Sleep and environmental context: interactive effects for memory
Sleep after learning is often beneficial for memory. Reinstating an environmental context that was present at learning during subsequent retrieval also leads to superior declarative memory performance. This study examined how post-learning sleep, relative to wakefulness, impacts upon context-dependent memory effects. Thirty-two participants encoded word lists in each of two rooms (contexts), which were different in terms of size, odour and background music. Immediately after learning and following a night of sleep or a day of wakefulness, memory for all previously studied words was tested using a category-cued recall task in room one or two alone. Accordingly, a comparison could be made between words retrieved in an environmental context which was the same as, or different to, that of the learning phase. Memory performance was assessed by the difference between the number of words remembered at immediate and delayed retrieval. A 2 × 2 × 2 mixed ANOVA revealed an interaction between retrieval context (same/different to learning) and retention interval (sleep/wakefulness), which was driven by superior memory after sleep than after wake when learning and retrieval took place in different environmental contexts. Our findings suggest a sleep-related reduction in the extent to which context impacts upon retrieval. As such, these data provide initial support for the possibility that sleep dependent processes may promote a decontextualisation of recently formed declarative representations.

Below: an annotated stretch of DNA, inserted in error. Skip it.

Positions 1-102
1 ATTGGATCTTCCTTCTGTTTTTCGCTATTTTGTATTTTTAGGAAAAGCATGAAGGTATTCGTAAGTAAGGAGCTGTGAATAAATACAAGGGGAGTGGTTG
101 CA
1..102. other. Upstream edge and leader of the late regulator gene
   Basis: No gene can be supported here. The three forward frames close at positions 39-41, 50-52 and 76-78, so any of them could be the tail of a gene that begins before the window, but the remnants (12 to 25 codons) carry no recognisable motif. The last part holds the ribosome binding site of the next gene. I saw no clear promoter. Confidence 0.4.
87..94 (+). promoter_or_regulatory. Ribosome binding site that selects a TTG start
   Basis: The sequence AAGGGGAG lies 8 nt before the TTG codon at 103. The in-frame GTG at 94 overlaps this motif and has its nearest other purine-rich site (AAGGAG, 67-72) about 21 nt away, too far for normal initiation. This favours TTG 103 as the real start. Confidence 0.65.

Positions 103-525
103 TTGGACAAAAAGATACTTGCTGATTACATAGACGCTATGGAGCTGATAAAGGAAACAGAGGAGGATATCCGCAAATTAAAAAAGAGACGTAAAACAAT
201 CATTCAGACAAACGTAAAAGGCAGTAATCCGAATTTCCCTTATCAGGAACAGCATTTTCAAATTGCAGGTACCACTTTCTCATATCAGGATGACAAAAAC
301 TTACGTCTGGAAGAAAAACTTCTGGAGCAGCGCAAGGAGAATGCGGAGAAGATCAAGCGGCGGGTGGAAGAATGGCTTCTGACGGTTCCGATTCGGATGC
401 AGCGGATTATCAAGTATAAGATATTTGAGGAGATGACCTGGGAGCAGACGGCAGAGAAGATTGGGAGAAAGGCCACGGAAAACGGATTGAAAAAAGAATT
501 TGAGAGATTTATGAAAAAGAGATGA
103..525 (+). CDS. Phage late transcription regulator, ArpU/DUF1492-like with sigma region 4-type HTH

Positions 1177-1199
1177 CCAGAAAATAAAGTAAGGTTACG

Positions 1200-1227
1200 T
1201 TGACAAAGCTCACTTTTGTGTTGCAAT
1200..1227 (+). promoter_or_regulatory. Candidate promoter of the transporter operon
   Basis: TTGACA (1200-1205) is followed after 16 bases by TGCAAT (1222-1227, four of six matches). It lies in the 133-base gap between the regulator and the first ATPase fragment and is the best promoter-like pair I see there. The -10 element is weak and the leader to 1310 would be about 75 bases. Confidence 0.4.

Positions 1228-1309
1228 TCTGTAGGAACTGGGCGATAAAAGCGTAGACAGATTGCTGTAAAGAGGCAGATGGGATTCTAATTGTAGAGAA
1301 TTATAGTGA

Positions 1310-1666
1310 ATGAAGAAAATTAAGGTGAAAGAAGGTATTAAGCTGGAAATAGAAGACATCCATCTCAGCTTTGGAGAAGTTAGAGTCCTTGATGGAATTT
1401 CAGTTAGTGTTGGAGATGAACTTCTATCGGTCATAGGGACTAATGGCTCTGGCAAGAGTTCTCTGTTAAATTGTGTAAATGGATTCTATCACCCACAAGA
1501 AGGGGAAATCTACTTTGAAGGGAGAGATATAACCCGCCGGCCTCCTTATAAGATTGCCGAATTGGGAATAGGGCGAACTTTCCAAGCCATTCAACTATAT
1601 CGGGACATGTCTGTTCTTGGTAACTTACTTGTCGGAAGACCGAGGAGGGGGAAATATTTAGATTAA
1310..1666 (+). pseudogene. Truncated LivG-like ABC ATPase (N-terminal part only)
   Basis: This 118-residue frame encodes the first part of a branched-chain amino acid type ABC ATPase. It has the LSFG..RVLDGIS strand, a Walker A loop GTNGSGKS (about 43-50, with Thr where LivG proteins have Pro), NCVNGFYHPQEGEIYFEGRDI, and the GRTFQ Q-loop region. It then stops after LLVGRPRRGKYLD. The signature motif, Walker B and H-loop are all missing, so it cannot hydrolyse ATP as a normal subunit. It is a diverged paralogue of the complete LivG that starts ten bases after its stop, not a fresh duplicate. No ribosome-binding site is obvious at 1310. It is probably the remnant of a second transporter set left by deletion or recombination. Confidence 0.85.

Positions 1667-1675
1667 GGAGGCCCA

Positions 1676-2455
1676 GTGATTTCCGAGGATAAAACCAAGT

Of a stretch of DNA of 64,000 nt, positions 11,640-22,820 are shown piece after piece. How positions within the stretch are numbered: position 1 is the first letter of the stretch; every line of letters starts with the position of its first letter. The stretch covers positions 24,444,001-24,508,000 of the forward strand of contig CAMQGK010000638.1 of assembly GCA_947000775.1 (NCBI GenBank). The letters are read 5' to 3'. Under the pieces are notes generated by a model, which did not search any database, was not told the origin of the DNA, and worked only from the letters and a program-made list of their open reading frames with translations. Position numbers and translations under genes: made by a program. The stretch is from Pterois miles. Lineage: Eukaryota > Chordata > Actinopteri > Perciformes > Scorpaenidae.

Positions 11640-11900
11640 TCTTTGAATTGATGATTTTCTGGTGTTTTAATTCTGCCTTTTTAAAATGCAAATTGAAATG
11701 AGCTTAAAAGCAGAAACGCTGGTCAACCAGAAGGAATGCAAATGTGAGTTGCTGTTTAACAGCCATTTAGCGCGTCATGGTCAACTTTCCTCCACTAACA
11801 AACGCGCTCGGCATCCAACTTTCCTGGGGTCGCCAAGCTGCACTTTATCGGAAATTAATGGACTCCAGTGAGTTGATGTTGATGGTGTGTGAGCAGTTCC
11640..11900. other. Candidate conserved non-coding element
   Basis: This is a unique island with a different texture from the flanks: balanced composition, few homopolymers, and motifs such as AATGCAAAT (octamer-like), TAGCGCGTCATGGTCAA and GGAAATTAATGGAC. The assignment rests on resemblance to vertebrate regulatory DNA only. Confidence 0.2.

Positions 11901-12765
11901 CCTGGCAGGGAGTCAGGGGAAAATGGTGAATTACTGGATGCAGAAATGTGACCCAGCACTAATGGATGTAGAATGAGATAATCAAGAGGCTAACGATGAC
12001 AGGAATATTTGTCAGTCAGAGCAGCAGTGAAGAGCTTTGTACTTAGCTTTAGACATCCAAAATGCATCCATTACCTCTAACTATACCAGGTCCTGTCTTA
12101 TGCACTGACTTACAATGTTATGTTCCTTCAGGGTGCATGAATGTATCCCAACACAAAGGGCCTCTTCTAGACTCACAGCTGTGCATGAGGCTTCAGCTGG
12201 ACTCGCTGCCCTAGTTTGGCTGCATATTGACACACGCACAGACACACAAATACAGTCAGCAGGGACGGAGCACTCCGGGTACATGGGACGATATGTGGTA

KeywordsDeclarative memory Sleep Environmental context Hippocampus Neocortex
This work was funded by the Engineering and Physical Sciences Research Council (EPSRC) and Unilever. PAL and SJD were supported by a Biotechnology and Biological Sciences Research Council (BBSRC) New Investigator Award to PAL.
Conflict of interest
The authors declare that they have no conflict of interest.
- Reisberg D, Heuer F (2004) Memory for emotional events. In: Reisberg D, Hertel P (eds) Emotion and memory. Oxford University Press, Oxford, pp 3–41Google Scholar